By erasing the past, are universities racialising the campus?
This debate is part of the series Killing controversy: the silencing of speech
In recent years, attempts at a variety of universities to ‘decolonise’ the curriculum have gathered momentum. The movement is underpinned by the idea that the curriculum is too full of ‘dead white men’ and needs to be more diverse. This suggests that the identity of authors is as important as their ideas and their contribution.
The arguments in favour of decolonising the curriculum suggest that students can only empathise with and learn from thinkers and writers from their own culture or racial background. Does this mean that non-white students of literature cannot understand or relate to Shakespeare in the same way as their white peers? What are the implications of this thinking? Is the decolonising movement promoting a hyper-racialism on campus?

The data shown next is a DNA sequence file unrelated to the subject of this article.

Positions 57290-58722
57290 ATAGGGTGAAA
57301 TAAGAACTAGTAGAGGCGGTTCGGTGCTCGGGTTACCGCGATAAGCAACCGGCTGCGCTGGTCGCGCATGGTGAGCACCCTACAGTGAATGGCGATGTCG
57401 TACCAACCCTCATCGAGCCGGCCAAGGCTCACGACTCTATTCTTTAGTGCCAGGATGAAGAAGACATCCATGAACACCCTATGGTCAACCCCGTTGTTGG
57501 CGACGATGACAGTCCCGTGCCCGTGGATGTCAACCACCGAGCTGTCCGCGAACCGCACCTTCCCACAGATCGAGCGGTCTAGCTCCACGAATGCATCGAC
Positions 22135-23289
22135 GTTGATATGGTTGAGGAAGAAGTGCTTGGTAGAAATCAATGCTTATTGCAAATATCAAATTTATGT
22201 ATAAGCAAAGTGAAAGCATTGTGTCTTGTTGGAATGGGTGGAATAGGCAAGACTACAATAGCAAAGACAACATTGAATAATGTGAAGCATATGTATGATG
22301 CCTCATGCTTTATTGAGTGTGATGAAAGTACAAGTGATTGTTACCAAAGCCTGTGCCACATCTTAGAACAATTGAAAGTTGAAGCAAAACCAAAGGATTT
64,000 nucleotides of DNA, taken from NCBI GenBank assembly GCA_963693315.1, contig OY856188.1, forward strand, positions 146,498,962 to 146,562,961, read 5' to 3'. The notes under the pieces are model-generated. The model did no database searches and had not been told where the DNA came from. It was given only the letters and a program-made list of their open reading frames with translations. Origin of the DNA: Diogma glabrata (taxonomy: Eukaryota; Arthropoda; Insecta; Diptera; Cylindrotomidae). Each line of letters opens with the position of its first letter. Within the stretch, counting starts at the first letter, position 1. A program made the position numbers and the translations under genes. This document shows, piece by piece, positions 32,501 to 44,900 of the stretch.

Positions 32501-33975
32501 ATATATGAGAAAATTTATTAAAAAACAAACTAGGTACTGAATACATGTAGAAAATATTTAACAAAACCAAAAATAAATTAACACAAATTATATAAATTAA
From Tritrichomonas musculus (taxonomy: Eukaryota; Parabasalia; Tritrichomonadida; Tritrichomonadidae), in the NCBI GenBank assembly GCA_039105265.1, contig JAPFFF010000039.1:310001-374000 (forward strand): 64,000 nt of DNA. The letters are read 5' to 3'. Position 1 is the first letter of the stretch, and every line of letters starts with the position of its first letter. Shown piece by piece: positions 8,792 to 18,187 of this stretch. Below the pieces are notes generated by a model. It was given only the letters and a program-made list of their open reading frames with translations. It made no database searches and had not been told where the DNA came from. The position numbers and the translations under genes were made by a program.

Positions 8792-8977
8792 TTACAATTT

As well as the attempt to decolonise the subjects taught, there is also an attempt to base pedagogy – that is, how you are taught – on racial or cultural lines. What are the implications of saying that students from certain cultures or racial backgrounds need different forms of teaching? Does the decolonising movement imply that your identity defines you? Though the movement may be well intentioned, does it end up being divisive?
Historian Dr Cheryl Hudson (University of Liverpool) and educationalist Dr Ruth Mieschbuehler (University of Derby) will explore the background to these developments and the dangers they may present for the future of education.
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